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Holy Crow Church


Yesterday evening the opening of Jeff Molloy's art show "Reverence" at Artworks on Gabriola was an opportunity for me to view religion more broadly.

Beginning with a piece that shows a priest with a forked tongue cutting off the hair of a young naked child, surrounded by boxes containing shapes like young children behind bars - you know this show will not be sentimental.

Further along there is a series of poles made up of driftwood, canoe paddles, nails and animal bones. Each one contains a message which I hope will become clear to me if I stare at them long enough. On a couple of the poles the driftwood represents crows. One has a crown, they all have majesty, attitude. One pole is topped by a nativity scene complete with a star, holding several found objects like old brushes, twigs and such. The pole furthest to the right is adorned with a bishop's hat made of a hip joint from some creature who left this plane some time ago. I attempt to understand. It's in a language I haven't yet learned. But I am reminded that this must be how the aboriginal people tried to understand the teachings of Christianity.

Theology made of wood, bones and long nails, is not as primitive as the church who set up residential schools to warehouse First Nations' children to 'cleanse' them of their culture through ritual abuse, torture and rape.  Behind the ornaments and devices of the Christian church is the history of European exploitation.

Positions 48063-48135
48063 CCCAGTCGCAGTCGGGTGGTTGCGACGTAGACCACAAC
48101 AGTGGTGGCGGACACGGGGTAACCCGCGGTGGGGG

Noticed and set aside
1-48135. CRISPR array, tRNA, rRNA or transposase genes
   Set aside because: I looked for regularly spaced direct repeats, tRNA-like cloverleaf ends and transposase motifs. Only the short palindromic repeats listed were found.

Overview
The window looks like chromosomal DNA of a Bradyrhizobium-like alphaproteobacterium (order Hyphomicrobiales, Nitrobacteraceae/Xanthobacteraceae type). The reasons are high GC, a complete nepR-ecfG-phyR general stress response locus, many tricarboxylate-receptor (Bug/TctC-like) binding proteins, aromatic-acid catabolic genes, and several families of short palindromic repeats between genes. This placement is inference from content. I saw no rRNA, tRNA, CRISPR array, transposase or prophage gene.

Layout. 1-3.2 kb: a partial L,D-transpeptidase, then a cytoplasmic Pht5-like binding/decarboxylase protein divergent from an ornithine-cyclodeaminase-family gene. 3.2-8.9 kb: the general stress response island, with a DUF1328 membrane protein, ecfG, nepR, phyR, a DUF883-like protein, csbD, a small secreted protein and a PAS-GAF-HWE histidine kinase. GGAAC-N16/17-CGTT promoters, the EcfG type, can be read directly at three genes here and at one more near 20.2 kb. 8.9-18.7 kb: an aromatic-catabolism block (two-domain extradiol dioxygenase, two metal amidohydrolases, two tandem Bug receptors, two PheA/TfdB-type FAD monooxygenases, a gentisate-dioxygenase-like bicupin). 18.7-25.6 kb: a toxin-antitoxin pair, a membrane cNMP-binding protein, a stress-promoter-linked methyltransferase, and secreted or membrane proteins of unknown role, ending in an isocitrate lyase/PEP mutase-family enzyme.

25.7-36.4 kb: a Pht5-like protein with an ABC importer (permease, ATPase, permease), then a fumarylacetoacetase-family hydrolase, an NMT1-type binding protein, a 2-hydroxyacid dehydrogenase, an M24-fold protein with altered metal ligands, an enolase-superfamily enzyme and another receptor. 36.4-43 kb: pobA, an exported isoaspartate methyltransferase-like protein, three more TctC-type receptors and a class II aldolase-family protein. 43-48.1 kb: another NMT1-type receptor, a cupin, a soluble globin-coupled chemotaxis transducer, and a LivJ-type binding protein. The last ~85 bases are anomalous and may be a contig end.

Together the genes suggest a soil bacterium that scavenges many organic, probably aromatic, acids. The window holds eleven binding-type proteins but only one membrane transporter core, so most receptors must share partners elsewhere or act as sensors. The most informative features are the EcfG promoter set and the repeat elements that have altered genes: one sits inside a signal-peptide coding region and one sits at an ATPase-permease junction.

Take away the mythologies of glory -  they came to the new world with booze, guns and germs to take the land, the bison, the logs, beaver pelts, metals and minerals.

In the anthropocene, the way to conquer the world is to wipe out the heart and mind of humanity and replace it with a dehumanizing ideology that turns them into obedient robotic soldiers trained to kill and be killed for coins, trinkets and a hoped for afterlife.

I'm not suggesting that this view is the intention of Molloy's art because I don't wish to impose my thoughts on someone else's creations. This is how I internalize the language of all things, arising as it does out of the violence of our past.

But art does contain the future too. It asks the viewer to think about what the past has to say about the future. In this art, what is made precious is the nature that surrounds us, that is washed up on the shore, how we make meaning of things that are otherwise mute. And how do we preserve it? This is the meaning of the holy crow, the holy twig, the holy paint, and the inquiring mind.



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